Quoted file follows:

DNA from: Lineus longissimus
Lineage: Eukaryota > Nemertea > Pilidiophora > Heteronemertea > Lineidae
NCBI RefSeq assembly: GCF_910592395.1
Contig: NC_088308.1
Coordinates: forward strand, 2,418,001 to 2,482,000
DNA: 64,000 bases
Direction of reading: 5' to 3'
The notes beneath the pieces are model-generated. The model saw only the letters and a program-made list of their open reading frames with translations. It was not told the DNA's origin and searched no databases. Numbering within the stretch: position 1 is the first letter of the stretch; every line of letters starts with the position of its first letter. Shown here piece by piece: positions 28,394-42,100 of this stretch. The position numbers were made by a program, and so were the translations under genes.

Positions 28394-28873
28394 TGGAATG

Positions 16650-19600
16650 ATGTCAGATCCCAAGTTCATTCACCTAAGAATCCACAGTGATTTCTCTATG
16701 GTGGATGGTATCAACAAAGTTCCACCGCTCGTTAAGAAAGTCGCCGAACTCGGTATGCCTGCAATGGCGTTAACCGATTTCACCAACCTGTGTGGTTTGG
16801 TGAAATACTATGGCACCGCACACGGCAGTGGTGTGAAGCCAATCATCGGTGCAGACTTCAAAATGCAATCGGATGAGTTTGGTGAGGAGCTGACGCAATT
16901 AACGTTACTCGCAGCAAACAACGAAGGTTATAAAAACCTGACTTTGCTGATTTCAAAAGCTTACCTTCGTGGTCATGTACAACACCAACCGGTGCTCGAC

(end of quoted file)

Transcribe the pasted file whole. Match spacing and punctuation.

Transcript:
DNA from: Lineus longissimus
Lineage: Eukaryota > Nemertea > Pilidiophora > Heteronemertea > Lineidae
NCBI RefSeq assembly: GCF_910592395.1
Contig: NC_088308.1
Coordinates: forward strand, 2,418,001 to 2,482,000
DNA: 64,000 bases
Direction of reading: 5' to 3'
The notes beneath the pieces are model-generated. The model saw only the letters and a program-made list of their open reading frames with translations. It was not told the DNA's origin and searched no databases. Numbering within the stretch: position 1 is the first letter of the stretch; every line of letters starts with the position of its first letter. Shown here piece by piece: positions 28,394-42,100 of this stretch. The position numbers were made by a program, and so were the translations under genes.

Positions 28394-28873
28394 TGGAATG

Positions 16650-19600
16650 ATGTCAGATCCCAAGTTCATTCACCTAAGAATCCACAGTGATTTCTCTATG
16701 GTGGATGGTATCAACAAAGTTCCACCGCTCGTTAAGAAAGTCGCCGAACTCGGTATGCCTGCAATGGCGTTAACCGATTTCACCAACCTGTGTGGTTTGG
16801 TGAAATACTATGGCACCGCACACGGCAGTGGTGTGAAGCCAATCATCGGTGCAGACTTCAAAATGCAATCGGATGAGTTTGGTGAGGAGCTGACGCAATT
16901 AACGTTACTCGCAGCAAACAACGAAGGTTATAAAAACCTGACTTTGCTGATTTCAAAAGCTTACCTTCGTGGTCATGTACAACACCAACCGGTGCTCGAC